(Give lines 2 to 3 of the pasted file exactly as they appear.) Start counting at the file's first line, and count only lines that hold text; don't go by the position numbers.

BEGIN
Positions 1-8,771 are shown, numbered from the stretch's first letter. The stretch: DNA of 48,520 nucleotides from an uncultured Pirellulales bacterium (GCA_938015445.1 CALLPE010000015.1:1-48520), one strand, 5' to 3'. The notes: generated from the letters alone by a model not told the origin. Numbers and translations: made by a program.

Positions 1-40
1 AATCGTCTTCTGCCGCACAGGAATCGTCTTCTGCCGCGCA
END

Positions 1-40
1 AATCGTCTTCTGCCGCACAGGAATCGTCTTCTGCCGCGCA